As I write this article, I am finishing up my first week of classes at Hillsdale College. Hillsdale is what you would call a private, liberal arts institution. Some readers might not know to what the "liberal arts" refer. It is not a study of left-wing politics. It isn't a guide to painting the best portrait of Woodrow Wilson or Bill Clinton. A liberal arts education is a means of studying many broad topics, rather than focusing on a single specific area of study. This does not mean one won't study for a degree, but rather indicates the way in which students complete their studies. Students at Hillsdale do a roughly two-year study of many areas of study, ranging from biology to philosophy. After these "core classes" are completed, the student proceeds to a more in-depth study of a particular field for their major or minor degree(s). What is the purpose of going through what seems like such an ordeal?
A liberal arts education is not given so that one can survive on their arithmetic or writing skills. Instead, it is a way to create a more well-rounded person who can theoretically function in all situations of society. The philosophy behind the liberal arts is to form a person who is well-versed in all things and, therefore, of greater potential contribution to society as a whole. Everything in this world is connected in one way or another. Currently, I'm taking a genetics class in which we not only study the scientific facts behind DNA, but also debate the questions of when life begins and the morality of abortion. A genetic biologist cannot fully do their job without contemplating the questions of abortion and other related issues, no matter their conclusions. In this way, liberal arts schools prepare a biologist, for example, to be prepared to wrestle with philosophy as it pertains to their life and occupation.
This education makes a better person out of us. As we make connections between fields of study, we are trained to really think. Liberal arts don't train the student in regurgitation, but instead work on mind-building techniques and analyze concepts we generally might not have. It certainly strengthens the mind in the best ways possible.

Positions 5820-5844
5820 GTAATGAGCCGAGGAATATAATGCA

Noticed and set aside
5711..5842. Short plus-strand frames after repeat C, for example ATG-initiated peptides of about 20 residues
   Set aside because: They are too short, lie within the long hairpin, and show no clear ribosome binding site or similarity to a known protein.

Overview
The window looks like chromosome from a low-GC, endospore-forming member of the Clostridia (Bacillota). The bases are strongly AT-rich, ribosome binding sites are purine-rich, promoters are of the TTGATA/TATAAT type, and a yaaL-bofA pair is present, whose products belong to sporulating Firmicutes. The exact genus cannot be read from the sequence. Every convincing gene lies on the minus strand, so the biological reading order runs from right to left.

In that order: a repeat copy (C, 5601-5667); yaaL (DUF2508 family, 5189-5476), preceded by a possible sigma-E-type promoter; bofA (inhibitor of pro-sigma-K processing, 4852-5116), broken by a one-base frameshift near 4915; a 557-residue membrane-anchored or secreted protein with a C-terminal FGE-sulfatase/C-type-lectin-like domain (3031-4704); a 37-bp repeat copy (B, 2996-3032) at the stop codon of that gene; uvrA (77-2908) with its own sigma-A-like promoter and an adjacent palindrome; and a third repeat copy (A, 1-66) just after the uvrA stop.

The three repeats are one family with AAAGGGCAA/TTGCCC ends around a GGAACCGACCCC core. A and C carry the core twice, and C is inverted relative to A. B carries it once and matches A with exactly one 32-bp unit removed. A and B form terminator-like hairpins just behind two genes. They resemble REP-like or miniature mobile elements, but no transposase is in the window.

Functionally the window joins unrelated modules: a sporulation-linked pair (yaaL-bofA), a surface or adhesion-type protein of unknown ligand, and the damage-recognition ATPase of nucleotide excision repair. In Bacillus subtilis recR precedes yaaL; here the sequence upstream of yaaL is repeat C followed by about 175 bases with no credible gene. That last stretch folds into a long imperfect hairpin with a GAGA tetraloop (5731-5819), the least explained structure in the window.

So why does this actually matter? In the case of Hillsdale, the college prepares students for the concept and carrying out of self-government, which is especially important in the United States. The sovereign power in America is not the Senate, Supreme Court or even the President. The sovereign power is the citizens. We vote on our leaders and policies, and in doing so, we are choosing the course of our nation. Policies that we and our representatives vote on vary as widely as the people that make America. In that case, we must have a good grasp of any given field of study. How can we hope to make an informed vote on health care, for example, if we know nothing about medicine, economics and the other related topics? In this sense, the liberal arts is one of the best methods of preparing a person to take part in steering the direction of our country. This is an amazing and serious prospect to consider. For that very reason, then, a liberal arts education is something to be taken very seriously. It is the way by which Hillsdale students (and others trained in the liberal arts) train themselves for "life, liberty, and the pursuit of happiness." Though many might not know about the liberal arts, it is fundamental for creating the nation of which our Founding Fathers and ancestors only dreamed.